Feb. 27 (Bloomberg) -- More Americans than forecast filed applications for unemployment benefits last week, a sign the labor market is improving in fits and starts.
Jobless claims increased by 14,000 to 348,000 in the week ended Feb. 22, exceeding all forecasts in a Bloomberg survey, from 334,000 in the prior period, a Labor Department report showed today in Washington. A Labor Department spokesman said no states were estimated and there was nothing unusual in the data.
Cold temperatures and winter storms have damped progress in the housing and labor market, indicating growth slowed in the first two months of the year. More seasonable weather will probably help the world’s largest economy rebound in coming months, leading to further gains in employment.
“We expect new hiring to pick up gradually over the course of the year,” Scott Brown, chief economist at Raymond James & Associates Inc. in St. Petersburg, Florida, said before the report. “It’s kind of a mixed bag and it is still a long way from normal, but the job market is gradually getting better.”
The median forecast of 53 economists surveyed by Bloomberg projected 335,000. Estimates ranged from 325,000 to 345,000. The prior week’s claims were revised down to 334,000 from an initial reading of 336,000.
Another report today showed orders for durable goods fell less than forecast in January, a sign manufacturing was beginning to emerge from the harsh winter weather that blanketed the nation.
The 1 percent decrease in bookings for goods meant to last at least three years followed a revised 5.3 percent slump in December that was larger than previously estimated, according to data from the Commerce Department. The median estimate in a Bloomberg survey called for a 1.7 percent decline. Orders for non-military capital goods excluding aircraft, a proxy for business investment, improved.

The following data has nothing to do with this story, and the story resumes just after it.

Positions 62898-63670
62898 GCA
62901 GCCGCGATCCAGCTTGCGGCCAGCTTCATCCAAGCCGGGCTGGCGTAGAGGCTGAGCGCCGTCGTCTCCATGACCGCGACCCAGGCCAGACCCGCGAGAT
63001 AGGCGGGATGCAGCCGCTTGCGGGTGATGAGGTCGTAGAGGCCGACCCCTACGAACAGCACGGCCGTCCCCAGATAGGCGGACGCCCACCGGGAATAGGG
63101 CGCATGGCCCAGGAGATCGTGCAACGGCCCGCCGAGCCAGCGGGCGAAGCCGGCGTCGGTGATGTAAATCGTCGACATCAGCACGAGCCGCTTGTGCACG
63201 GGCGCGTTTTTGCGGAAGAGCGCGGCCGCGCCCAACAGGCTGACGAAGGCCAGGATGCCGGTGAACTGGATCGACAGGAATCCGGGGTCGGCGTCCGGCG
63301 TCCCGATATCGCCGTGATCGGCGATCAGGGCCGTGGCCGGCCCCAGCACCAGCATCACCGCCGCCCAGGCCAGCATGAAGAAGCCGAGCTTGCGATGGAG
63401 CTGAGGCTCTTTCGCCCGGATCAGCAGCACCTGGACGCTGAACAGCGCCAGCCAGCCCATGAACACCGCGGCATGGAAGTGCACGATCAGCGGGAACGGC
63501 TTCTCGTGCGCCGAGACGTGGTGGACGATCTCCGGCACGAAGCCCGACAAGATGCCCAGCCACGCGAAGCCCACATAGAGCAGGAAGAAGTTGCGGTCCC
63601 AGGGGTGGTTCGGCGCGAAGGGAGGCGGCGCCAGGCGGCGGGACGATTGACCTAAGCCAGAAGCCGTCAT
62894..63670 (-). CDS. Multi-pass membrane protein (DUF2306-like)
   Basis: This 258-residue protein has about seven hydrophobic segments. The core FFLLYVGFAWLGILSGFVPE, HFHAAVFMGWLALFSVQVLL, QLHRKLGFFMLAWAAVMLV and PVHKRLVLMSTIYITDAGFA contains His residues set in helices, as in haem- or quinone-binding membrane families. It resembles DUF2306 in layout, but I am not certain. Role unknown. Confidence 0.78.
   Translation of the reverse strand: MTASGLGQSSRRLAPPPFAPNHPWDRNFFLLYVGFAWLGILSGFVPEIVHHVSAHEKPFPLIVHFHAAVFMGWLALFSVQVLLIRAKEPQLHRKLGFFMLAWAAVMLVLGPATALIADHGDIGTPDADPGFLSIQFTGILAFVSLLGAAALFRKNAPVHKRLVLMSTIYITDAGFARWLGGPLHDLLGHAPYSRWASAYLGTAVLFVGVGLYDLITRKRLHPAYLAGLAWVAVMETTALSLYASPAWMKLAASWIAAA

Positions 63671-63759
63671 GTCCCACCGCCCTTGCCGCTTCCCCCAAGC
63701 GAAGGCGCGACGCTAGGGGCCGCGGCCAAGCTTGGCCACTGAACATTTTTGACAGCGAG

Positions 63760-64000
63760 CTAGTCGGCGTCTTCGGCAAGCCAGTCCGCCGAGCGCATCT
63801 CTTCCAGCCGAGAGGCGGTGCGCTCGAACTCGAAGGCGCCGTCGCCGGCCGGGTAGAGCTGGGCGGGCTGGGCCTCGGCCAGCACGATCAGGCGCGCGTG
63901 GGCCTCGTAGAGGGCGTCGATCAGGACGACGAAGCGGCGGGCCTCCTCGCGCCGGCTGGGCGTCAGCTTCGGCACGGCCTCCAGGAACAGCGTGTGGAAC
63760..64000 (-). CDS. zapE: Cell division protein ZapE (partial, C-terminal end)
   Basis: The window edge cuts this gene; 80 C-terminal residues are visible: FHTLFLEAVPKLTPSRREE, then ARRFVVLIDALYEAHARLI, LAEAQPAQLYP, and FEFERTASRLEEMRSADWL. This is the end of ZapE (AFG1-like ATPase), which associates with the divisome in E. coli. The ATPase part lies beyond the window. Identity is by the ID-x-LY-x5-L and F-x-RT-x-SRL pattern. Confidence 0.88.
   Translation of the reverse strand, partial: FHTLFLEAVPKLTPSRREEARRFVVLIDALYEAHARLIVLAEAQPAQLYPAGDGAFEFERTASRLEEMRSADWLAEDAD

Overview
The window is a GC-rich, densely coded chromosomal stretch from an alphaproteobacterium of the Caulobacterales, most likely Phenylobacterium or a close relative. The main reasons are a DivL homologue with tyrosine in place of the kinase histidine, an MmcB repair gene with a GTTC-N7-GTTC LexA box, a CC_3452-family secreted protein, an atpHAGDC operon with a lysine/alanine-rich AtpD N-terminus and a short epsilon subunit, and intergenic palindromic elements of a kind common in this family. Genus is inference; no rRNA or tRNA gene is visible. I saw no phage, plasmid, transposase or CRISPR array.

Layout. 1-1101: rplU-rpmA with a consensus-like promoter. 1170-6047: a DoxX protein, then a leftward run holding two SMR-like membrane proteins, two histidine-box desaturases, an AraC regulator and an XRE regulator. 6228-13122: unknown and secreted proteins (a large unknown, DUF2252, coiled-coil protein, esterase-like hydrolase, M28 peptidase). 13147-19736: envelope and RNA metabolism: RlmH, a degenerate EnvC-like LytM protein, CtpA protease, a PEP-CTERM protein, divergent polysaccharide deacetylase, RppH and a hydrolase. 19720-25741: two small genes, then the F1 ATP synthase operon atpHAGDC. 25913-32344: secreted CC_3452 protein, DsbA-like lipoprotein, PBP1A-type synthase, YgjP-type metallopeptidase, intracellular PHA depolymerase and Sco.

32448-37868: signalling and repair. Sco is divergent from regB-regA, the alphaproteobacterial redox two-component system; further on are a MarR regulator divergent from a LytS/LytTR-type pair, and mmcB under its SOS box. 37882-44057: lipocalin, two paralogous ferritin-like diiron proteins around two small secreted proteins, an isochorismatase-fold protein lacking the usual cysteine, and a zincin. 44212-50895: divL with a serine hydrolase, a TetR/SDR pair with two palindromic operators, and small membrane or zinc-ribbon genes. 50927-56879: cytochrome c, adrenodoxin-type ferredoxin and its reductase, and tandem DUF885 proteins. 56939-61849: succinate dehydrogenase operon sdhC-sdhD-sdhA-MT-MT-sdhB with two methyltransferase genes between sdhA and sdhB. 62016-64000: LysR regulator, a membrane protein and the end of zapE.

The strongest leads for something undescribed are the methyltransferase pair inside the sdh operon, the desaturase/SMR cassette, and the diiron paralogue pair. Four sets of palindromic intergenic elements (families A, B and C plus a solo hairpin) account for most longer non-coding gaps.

Today’s Labor Department data showed the four-week average of claims, a less-volatile measure than the weekly figure, was unchanged at 338,250.
Winter storms have weighed on recent economic data. A report from the Commerce Department earlier this month showed retail sales declined in January by the most since June 2012, falling 0.4 percent after a 0.1 percent drop in December.
The economy added 113,000 jobs in January, missing the 180,000 median estimate of economists surveyed by Bloomberg, after a gain of 75,000 in December, Labor Department figures showed this month.
A weather-related increase in firings may hurt consumer confidence, raising the risk that the cooling in spending will persist.
“It is possible that the economy has lost some momentum beyond bad weather, and that momentum loss encouraged employees to shed workers,” John Herrmann, director of U.S. rate strategy at Mitsubishi UFJ Securities USA Inc. in New York, said before the report. “Jobless claims need to be watched carefully to see if they suggest that some other weakness is present.”
The number of people continuing to receive jobless benefits increased by 8,000 to 2.96 million in the week ended Feb. 15, today’s report showed.
Forty-eight states and territories reported a decrease in claims, while five reported an increase. The unemployment rate among people eligible for benefits held at 2.3 percent. Both pieces of data are also report reported with a one-week lag.
Initial jobless claims reflect weekly firings and typically wane before employment growth picks up.
Sluggish growth in the housing market has prompted firings at some companies. New York-based JPMorgan Chase & Co., the biggest U.S. bank, said this week it will eliminate about 8,000 jobs in consumer and mortgage banking units in 2014 as fewer customers refinance their loans.
Federal Reserve policy makers are focusing on the job market to help them determine when, and by how much, to reduce stimulus. Boston Fed President Eric Rosengren yesterday said the central bank should be patient in removing accommodation because of persistent damage to the labor market.
His remarks echo Fed Chair Janet Yellen’s view that the job market has yet to make a full recovery from the longest and deepest recession since the Great Depression. She said in Feb. 11 congressional testimony that the recovery in employment is “far from complete.” Yellen plans to testify to the Senate Banking Committee today.